The BookWorm's Library

A Brief History of the Telling of Stories

Storytelling is the oldest of all the methods of telling a story. It is usually defined as "orally sharing a story to an audience, usually face to face." (Larkin 1) Most surviving epics of lost cultures began as oral stories that were eventually written down and managed to last to modern times. The Epic of Gilgamesh is the oldest surviving epic known today. Evidence exists that the poems that make up the epic were already written down in the first centuries of the second millennium B.C. The most complete edition comes from a seventh century library of Assurbanipal, the last great king of the Assyrian Empire. (Sanders 8) Other examples of written storytelling are The Iliad, Beowulf, Greek myths, and Native American myths.

As the great epics were written down, the physical elements of the container of the story became more important to the telling of stories. Scrolls were the first paper-based product used to contain stories. Scribes found that they could put more than one epic on a scroll, leading to a poor sense of closure by modern standards.

The codex, a handwritten book protected and enclosed within covers, replaced the scroll. And the physical book--as we recognize it--was created. "The writer was encouraged to think of his or her codex as a unit of meaning . . . a writer or reader can close his or her text off from all others. (Botler 85) This is limited to the written forms of telling stories. Oral storytellers realized that others were telling the same stories that they were, and freely embellished the stories they told. Writers began a trend to create something original, that had never existed before.

In 1455, the printing press was invented by Gutenberg and the Bible was the first book printed. Because they were cheaper, books quickly replaced codexes. Writing became synonymous with creating a book, and the process that began with codexes continued. A physical book had to be complete within itself; it had to stand alone from other books. A book could be part of a series of books using the same cast of characters, but only character development could be carried from one book to the next. These were the standards for fiction writing for years.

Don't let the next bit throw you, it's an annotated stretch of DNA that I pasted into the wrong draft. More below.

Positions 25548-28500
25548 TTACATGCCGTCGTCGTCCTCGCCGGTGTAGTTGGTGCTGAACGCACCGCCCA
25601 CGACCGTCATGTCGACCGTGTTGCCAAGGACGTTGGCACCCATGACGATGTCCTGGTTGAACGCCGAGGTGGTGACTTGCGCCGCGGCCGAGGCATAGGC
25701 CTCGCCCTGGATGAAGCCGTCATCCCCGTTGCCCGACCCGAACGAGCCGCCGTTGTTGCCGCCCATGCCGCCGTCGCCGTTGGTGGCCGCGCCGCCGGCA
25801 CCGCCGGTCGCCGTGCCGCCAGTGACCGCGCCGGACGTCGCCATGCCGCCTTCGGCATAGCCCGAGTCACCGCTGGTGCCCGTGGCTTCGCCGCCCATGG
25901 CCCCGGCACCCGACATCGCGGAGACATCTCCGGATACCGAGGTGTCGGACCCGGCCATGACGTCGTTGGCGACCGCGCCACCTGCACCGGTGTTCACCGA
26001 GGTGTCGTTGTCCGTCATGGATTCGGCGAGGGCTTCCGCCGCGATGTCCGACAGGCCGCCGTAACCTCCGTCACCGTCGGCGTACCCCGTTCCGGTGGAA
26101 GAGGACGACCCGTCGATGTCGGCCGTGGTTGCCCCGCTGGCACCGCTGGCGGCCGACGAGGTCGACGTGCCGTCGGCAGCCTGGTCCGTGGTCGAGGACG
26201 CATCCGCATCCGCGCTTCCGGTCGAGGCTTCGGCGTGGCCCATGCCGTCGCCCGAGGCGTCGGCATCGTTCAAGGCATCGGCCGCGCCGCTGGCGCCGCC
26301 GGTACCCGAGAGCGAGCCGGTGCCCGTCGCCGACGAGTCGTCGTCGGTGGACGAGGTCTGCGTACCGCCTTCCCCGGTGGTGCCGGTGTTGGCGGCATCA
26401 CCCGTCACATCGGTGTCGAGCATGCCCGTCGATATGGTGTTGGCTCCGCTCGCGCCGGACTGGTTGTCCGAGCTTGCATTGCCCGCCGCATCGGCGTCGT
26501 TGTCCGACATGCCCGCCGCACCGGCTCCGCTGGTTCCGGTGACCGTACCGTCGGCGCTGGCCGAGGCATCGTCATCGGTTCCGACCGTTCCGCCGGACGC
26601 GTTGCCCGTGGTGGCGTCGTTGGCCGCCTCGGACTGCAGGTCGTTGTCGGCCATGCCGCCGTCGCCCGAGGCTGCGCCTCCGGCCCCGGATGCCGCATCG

The first electronic digital computer was running by 1942 and the computer age had irrefutably begun. In 1947, the first computers to use RAM were built. RAM is essential to the development of personal computers. Personal computers gained popularity after 1977 when Apple and Commodore introduced inexpensive models for the average consumer. The way was created for the Internet, as the personal computer became a necessary part of any home of the 1980s. (Bigelow CD-ROM) (Woodhull CD-ROM)

The Internet began with the U.S. Defense Department's ARPAnet project in 1969. Military planners wanted a computer network that could still function even if part of it was destroyed. The network would automatically reroute communications if part of the network was compromised. In the late 1980s, the National Science Foundation built its own network based on this technology. Universities built networks and linked to the larger ones. The Internet quickly developed into a virtual community for anyone with the onslaught of easy-to-understand commercial browsers, like America On-Line, Netscape, and Microsoft Explorer. ("Internet" CD-ROM)

Tellers of stories have always been part of the marginal crowd looking for new ways to gain an audience. So it is really no surprise that they turned to the Internet as a tool for communication. The form of writing on the Internet is hypertext, pages of text linked to other pages. A link is part of the larger text that has been programmed to take the reader to a new text when it is activated. The reader has control over what he or she reads or in what order it is read in. This form of writing was embraced by tellers of stories, and renamed hyperfiction. Hyperfiction is still in its formative stage, growing and changing as people learn to accept this new form.